Before you proceed, it is important to define a vision for the solution that addresses your business goals. The vision describes the desired future state of your application environment. It may be crafted by a project team or be handed down by the business and negotiated as needed, and it is documented in the vision/scope document. The vision that guided the development of the existing implementation of an application or infrastructure component should serve as a major source in developing the vision statement for a migration project. A vision statement is always from an unbounded viewpoint, that is, an ideal world, what one strives to achieve given all necessary resources. Examples of vision statements are:

  • We will increase the market share of our product by making it available on Windows.

  • All the applications in the organization should run on both UNIX and Windows platforms.

Defining the Solution Scope

The solution scope places a boundary around the migration process by defining the range of features and functions mapping to your business goals that can be achieved. You can do this by defining what is out of scope and cannot be achieved, and by discussing the criteria by which the end users will accept the migration. Define the solution scope as part of your migration; it will be the basis for defining the project scope and for performing many types of project and operations planning.

Defining the solution scope may involve some of the following activities:

  • Determining whether the entire application will be migrated or only some specific modules of the application.

  • Identifying the third-party libraries or tools to be used during migration.

  • Identifying the modules that will need to be recompiled during migration.

  • Identifying the modules that need to be rewritten or redesigned during migration.

  • Defining the acceptance criteria for performance of the migrated application on Windows.

  • Determining the business goals that can be achieved, along with those that cannot be achieved.

Defining the Project Scope

As part of defining the solution scope for migration, you must define the different projects that need to be undertaken. The project scope defines what work the team will perform on the project—and what work it will not perform. The project scope applies the constraints imposed on the project (by resources, time, and other limiting factors) to the overall solution vision expressed in the vision statement. The solution scope and project scope are interdependent activities.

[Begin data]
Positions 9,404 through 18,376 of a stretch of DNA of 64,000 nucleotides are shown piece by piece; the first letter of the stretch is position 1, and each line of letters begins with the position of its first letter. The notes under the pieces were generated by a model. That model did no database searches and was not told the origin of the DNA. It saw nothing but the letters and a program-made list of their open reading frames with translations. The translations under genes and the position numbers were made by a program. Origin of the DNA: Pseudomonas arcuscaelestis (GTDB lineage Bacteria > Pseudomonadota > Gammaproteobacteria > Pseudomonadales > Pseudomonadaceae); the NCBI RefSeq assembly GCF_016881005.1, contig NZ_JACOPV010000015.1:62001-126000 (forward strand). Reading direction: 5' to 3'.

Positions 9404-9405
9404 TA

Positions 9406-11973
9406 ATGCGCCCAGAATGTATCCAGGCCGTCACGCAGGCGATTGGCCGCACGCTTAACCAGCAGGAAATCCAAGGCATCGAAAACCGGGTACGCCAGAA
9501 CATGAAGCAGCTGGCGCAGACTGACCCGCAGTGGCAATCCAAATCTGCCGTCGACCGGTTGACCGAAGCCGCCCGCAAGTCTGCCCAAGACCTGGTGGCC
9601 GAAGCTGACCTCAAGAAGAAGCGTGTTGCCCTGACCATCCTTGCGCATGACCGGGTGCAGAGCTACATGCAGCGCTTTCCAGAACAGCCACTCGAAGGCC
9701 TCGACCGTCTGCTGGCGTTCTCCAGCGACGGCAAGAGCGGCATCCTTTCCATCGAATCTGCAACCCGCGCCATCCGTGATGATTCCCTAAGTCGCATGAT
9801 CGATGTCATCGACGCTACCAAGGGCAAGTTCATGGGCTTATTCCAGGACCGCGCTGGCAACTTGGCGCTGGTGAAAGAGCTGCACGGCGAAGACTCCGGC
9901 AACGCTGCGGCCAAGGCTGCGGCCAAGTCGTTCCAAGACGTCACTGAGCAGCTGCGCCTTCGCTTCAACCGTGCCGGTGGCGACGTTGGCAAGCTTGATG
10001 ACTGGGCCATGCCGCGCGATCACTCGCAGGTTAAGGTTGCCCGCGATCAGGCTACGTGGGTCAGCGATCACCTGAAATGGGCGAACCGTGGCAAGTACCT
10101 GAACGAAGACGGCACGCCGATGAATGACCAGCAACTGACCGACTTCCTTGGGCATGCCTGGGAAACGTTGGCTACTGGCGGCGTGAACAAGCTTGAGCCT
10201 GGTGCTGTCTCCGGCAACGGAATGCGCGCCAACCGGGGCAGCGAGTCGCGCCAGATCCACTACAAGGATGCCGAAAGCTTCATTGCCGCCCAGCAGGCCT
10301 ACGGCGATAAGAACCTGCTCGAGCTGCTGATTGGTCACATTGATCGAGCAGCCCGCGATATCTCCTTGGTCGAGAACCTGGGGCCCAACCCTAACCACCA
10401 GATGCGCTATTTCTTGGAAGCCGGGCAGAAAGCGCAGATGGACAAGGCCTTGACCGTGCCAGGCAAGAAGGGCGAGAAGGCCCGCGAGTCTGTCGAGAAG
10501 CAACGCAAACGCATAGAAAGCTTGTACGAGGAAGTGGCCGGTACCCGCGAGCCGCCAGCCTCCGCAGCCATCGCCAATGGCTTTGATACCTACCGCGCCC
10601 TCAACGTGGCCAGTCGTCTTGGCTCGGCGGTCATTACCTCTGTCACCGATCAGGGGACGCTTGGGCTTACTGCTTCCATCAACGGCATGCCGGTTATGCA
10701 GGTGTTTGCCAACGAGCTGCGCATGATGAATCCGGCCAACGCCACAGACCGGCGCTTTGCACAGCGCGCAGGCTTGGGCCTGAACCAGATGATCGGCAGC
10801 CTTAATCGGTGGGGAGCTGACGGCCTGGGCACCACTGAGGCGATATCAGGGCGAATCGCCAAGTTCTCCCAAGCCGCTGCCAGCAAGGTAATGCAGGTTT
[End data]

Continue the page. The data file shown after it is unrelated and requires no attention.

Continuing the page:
When defining your project scope you need to:

  • Explain and clarify the planned intentions and deliverables of the project so that you can manage the expectations of the project stakeholders.

  • Ensure that the resources and schedules for the projects are well defined and bounded.

  • Confirm objectives and timescales for the migration so that you can manage expectations, recruit appropriate resources, and allocate tasks as necessary.

It is quite possible that multiple projects are identified—for example, one for back-end databases and one for specific user-facing applications. In this case, the project scope enables each project to be defined and any dependencies to be identified so that the migrations can take place as independently as possible.

The end of the Envisioning Phase is marked by the completion of the first milestone where the migration team agrees on the overall vision and scope of the project. The vision is the complete view of what the solution can be, based on refining the original idea. On the other hand, the scope establishes restrictions on the vision to establish what can be accomplished within the constraints of the project.

Note   The project scope is the definition of success. It tells you when you are done. If you do not reach a true "meeting of the minds" between the stakeholders and project staff, significant time or cost overruns, or even project failure, will occur. For more information, see the UMPG.

Interim Milestone: Vision/Scope Document Baselined

At this stage of your migration, you ought to have outlined your vision/scope document, which also includes business goals, your high-level requirements, and the Windows technology to which you will be migrating. You should have analyzed and decided whether your application will be migrated in parts or in entirety. This decision needs to be made after repeated discussions with your team and feedback from the application customers and stakeholders has been considered.

The vision/scope document represents the result of the team's work in defining the vision for the soluton and project scope. The process of working on this document as a team ensures that everyone on the team shares and understands the goals of the project. This helps each team member to work effectively toward the successful completion of the project. You are now ready to start defining the high-level requirements for your migration project.

Defining High–Level Requirements